The Battle for Raqqa: What happens afterwards?

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As of June 6, 2017, the Battle for Raqqa, the de facto capital of the ISIS caliphate, has begun. Many of the current trends seem to be focusing on the battle itself, and for good reason; Raqqa is a symbolic city for ISIS, and the last major city they hold. There is also a significant buildup of forces from both sides, with estimates suggesting that there will be a combined force of 50,000 fighters, consisting of 30,000 SDF fighters. ISIS fighters are estimated to be within 3,000-4,000 fighters. Just looking at the number it is easy to deduce the battle will be won, this token ISIS force is simply meant to make it a difficult urban fight that will cause significant civilian casualties in the crossfire, hence causing erosion of trust in the liberating forces.

Yet, this risks forgetting to plan for the aftermath. This operation will have significant implications. First off, as the numerous terror attacks conducted during ISIS’ annual Ramadan offensive has displayed, they’re capabilities to hold territory are limited but their capacity to conduct attacks on foreign soil isn’t, ranging from London to Tehran. Second, Kurdish forces were significantly built up by the United States to conduct this assault, further empowering them and giving them a decisive role in deciding their future along the Syrian border. Third, with ISIS not holding onto significant territory and the rest of fighting most likely going to be in the southern desert, especially around Deir Ezzor, the focus will now most probably turn to the Syrian civil war; what role will American backed SDF play against the Assad regime, or will they prioritize their own goals and objectives?

Addressing the first priority, what will happen now that ISIS has retreated into the deserts around Deir Ezzor? It is hard to imagine the Kurdish forces will push across the Euphrates, as this will further embroil them in desert fighting that may cause significant overstretch. If they lose American support after the fall of Raqqa, they will be vulnerable to Turkish attacks, whether directly over the border or via their FSA proxies around Manbij. Simultaneously, it will bring them within further friction with pro-Assad forces as they seize even more Syrian territory. Some will point to the Taqba Dam operations but this would confuse their motives. The Taqba Dam is an important strategic piece in the battle for Raqqa, as it is one of the few crossings left over the euphrates, hence a point for reinforcements to be transferred to Raqqa. The Dam could also act as a ‘dead mans hand’ switch, as flooding from this dam could cause a humanitarian disaster around Raqqa all the way to Deir Ezzor, hence the importance of seizing the Dam. If this is true and Kurdish forces won’t advance, the fight against ISIS will now likely fall on FSA forces in the South and Loyalist Forces around Palmyra, who are also fighting each other.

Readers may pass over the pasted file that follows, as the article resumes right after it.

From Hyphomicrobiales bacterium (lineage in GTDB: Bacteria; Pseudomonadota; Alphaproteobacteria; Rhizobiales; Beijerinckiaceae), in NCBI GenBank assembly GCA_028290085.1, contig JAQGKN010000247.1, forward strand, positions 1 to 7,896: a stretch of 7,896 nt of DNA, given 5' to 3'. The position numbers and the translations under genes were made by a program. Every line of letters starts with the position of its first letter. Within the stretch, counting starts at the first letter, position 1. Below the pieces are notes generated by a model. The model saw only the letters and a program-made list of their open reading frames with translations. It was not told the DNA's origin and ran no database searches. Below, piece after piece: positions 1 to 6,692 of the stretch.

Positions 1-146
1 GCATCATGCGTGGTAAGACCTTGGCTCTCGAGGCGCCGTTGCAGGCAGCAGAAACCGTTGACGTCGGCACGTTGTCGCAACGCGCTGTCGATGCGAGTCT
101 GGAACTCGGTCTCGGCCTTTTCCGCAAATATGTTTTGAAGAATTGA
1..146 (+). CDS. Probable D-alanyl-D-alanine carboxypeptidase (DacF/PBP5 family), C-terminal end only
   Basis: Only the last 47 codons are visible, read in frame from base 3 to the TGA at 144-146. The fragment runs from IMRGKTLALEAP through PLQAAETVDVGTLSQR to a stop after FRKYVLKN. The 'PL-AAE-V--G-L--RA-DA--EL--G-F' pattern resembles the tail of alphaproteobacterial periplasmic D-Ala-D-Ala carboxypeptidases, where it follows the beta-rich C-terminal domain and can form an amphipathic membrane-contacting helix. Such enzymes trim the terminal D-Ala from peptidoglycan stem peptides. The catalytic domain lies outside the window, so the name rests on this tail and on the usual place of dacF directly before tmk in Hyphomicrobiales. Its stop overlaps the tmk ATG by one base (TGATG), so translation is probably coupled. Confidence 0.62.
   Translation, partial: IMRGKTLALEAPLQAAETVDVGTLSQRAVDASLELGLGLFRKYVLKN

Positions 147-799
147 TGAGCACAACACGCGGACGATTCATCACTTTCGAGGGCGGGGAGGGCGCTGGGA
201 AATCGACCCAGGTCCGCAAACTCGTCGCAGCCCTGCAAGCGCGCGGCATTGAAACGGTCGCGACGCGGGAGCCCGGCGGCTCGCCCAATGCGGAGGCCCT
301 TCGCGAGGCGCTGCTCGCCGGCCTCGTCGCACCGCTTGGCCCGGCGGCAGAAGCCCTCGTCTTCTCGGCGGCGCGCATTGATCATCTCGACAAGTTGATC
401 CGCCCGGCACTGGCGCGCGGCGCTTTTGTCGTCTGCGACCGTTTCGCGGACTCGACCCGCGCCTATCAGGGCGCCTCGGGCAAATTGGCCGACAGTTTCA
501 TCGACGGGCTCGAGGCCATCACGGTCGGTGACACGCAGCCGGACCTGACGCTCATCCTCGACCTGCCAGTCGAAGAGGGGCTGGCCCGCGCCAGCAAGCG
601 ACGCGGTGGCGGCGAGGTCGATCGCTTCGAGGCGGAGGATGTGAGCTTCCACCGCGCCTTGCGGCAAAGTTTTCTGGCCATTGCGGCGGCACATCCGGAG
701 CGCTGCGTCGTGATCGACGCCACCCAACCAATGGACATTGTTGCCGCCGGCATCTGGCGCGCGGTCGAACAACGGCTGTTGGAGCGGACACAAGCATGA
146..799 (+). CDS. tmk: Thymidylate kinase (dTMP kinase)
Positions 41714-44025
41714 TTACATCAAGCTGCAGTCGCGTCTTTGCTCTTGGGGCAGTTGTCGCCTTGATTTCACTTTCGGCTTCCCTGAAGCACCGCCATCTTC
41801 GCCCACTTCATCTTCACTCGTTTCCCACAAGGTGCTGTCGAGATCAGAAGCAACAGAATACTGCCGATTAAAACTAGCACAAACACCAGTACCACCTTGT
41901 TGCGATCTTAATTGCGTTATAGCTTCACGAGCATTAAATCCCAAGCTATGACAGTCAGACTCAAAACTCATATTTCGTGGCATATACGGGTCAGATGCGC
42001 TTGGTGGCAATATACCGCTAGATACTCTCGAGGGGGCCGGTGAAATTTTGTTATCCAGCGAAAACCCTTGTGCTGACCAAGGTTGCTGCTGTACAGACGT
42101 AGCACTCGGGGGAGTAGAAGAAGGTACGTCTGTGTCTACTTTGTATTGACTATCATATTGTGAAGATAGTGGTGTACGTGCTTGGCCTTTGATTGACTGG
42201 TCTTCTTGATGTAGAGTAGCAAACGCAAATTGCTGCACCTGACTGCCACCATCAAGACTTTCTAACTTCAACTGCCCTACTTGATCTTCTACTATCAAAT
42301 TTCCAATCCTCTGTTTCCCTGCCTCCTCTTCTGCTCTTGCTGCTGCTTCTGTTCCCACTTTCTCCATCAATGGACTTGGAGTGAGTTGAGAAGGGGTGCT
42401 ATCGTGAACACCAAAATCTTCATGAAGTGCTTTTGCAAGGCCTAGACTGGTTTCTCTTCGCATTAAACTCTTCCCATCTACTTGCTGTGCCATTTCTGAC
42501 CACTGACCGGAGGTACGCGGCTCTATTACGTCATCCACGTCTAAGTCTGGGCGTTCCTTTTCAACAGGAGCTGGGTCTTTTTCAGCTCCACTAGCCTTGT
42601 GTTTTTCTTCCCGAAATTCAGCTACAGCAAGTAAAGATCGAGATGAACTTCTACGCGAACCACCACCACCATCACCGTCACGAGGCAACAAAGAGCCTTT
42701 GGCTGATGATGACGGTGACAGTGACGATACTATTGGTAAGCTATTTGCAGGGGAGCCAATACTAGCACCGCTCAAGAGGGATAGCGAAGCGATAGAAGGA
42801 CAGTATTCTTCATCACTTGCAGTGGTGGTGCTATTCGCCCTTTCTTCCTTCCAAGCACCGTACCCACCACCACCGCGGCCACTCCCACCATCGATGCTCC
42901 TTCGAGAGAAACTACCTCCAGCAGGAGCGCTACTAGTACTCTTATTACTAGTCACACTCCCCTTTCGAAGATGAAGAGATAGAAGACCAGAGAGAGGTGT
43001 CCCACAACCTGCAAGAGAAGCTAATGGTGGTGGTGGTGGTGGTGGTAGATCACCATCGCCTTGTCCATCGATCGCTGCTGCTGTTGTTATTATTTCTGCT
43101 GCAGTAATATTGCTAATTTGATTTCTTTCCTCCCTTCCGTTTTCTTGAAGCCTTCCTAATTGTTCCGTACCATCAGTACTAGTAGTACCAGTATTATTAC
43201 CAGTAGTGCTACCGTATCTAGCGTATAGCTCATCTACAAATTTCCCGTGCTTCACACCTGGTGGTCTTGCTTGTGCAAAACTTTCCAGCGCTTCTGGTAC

This does not touch on their ability to launch attacks globally. The destruction of ISIS locally has not stopped their ability to attack internationally, spanning from Tehran to London to the Philippines. The new evolution of ISIS has demonstrated that their capability to hold territory are being severely challenged, but their ideology has now become a full global phenomenon and is not slowing down. We have shattered the vase but still have to sweep up the glass: the reality is there will be plenty of cuts while doing so, we just need to not overreact to them as we are so prone to do. The battle will transition from kinetic warfare to psychological and social warfare.

An option not touched, but on the table, is what if the SDF now decide to go their own way? They have combatted ISIS and do not see much purpose in pursuing them past the Euphrates: they only risk entangling themselves against the SAA and FSA if they go there. They already have demonstrated significant cooperation with the SAA and Russia, considering the lack of friction between the pockets in Hasakah and Aleppo. They also have to brace for the uncertainty regarding what the PMU’s will do once done in Iraq.

What becomes evident in the aftermath of Raqqa is that the problem isn’t ISIS, but how to deal with these different groups holding territory, or to put it frankly: what is the SDF’s next move now that their utility has hit a critical juncture? Given their precarious position, a hostile Turkey to the North, an FSA group that is actually a Turkish proxy to their west, also dividing them from their Afrin area, an ongoing civil war to their south-west, and a possible flood of Shi’a fighters from Iraq, that it is time for them to shore up their holdings. The Kurdish people’s objective has been their own state for a long time, and now is their opportunity to fight for one. If this objective is still their guiding principle, which it seems to be given the governance and administration of their territory, then fortifying and bracing for Turkish backlash is the most logical move. Now that ISIS is gone, a vacuum has been created; how the spoils are divided is now going to dictate the future of the Middle East.

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